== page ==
A Preston Sturges-esque satire on New York's moneyed classes and the casual brutality of their emotional lives, with more than a whiff of The Royal Tenenbaums ... Think Cary Grant's uptight paleontologist trading barbs with Katharine Hepburn's blithe heiress in Bringing Up Baby' * Telegraph *
A breezily enjoyable social comedy ... Frances and Malcolm make for a memorable double act, with Frances in particular zinging out waspish one-liners * The Times *
Patrick deWitt has taken all of what I usually expect and want from a story, misted it in Chanel No 5, and set to it an immeasurably classy lighter. Love it -- Natasha Pulley, bestselling author of 'The Watchmaker of Filigree Street'
Patrick deWitt is an artful ventriloquist: for each of his three novels he has deployed a distinctive and utterly beguiling voice * Metro *
DeWitt is a true original, conjuring up dark and hilarious images * The Times *
DeWittland is a place of exaggerated, creeping horror; a place populated by unfeeling characters who engage in bouts of baroque violence; above all a place suffused with grim humour. It's also a place in which the limits of genre are explored * Daily Telegraph *
Disarmingly funny ... DeWitt can inject so much exposition with a single sentence that the reader seldom feels the need for elaboration ... True to the theatrical form deWitt appears to have been inspired by, French Exit includes multiple layers of meaning and social commentary, wrapped up in a whip-smart package that cracks with wit and wordplay * Quill and Quire *
From the author of the masterpiece of comic taciturnity The Sisters Brothers, French Exit is a "tragedy of manners" delivered with similar devastating wit and brilliance ... Combining Edward St Aubyn levels of social awfulness with a masterclass in understated absurdity, any new deWitt novel should be a cause for a national holiday, this one deserving champagne, fireworks and a marching band besides * Strong Words *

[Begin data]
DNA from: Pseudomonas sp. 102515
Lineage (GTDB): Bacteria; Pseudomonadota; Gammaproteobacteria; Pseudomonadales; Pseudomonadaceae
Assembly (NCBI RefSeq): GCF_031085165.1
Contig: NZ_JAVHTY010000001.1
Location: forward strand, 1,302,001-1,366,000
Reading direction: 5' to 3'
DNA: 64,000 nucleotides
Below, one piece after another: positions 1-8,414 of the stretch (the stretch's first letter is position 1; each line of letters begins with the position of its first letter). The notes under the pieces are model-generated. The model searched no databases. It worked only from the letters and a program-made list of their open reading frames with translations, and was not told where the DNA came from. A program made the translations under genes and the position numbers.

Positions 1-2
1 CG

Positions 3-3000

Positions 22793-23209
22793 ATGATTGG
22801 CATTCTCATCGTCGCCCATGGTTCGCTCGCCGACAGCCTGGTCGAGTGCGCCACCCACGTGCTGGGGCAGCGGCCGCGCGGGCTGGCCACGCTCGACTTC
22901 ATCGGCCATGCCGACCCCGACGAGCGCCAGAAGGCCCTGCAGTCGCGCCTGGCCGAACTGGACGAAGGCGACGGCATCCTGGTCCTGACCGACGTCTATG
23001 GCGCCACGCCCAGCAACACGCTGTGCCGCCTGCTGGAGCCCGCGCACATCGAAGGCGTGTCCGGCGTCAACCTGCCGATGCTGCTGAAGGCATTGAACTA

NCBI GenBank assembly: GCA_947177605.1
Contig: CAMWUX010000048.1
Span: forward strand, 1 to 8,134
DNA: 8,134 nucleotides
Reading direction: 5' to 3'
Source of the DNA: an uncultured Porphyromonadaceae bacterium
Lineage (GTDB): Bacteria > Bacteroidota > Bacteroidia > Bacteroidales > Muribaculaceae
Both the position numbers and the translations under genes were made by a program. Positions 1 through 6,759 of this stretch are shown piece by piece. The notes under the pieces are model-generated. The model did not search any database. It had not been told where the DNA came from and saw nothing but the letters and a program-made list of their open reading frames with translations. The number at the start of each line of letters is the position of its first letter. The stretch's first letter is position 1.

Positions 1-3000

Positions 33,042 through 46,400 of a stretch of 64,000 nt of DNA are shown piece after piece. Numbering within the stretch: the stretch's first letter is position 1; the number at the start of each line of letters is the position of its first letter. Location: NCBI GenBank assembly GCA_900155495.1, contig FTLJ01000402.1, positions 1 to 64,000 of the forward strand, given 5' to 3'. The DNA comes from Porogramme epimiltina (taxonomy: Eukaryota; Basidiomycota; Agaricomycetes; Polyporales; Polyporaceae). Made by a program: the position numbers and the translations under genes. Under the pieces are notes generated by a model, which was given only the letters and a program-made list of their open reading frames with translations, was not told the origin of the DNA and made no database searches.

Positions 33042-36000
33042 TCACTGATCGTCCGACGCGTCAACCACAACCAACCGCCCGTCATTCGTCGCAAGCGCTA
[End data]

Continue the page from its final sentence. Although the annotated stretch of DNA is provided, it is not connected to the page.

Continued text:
If you liked Where'd You Go, Bernadette? by Maria Semple, you'll love the quirky characters and sharp humour of French Exit * Good Housekeeping *
A highly enjoyable read ... deWitt's style is nothing if not idiosyncratic, and his elevated language - played for particular comic effect when it comes to dialogue - is perfectly suited to affectionately chiding upper-class mores ... The tenderness between Frances, her son and her old friend Joan is of the real stuff * Esquire *
Frances and Malcolm are terrific characters, immediately arresting ... The greatest achievement of French Exit however is the glamorous, formidable Frances; eccentric, highly intelligent, cold-blooded in both personal and business relationships, she's as witty as any Evelyn Waugh mother ... A terrible tale of self-ruin more akin to Gatsby or Patrick Melrose than the Wodehouse or Mitford stories it initially conjures ... Faintly comparable to Waugh's A Handful of Dust * Big Issue *
If you like Paris, cats, dark humour and satire this is the book for you ... With a unique cast of characters and an unusual relationships the book is both witty and warm * Living France *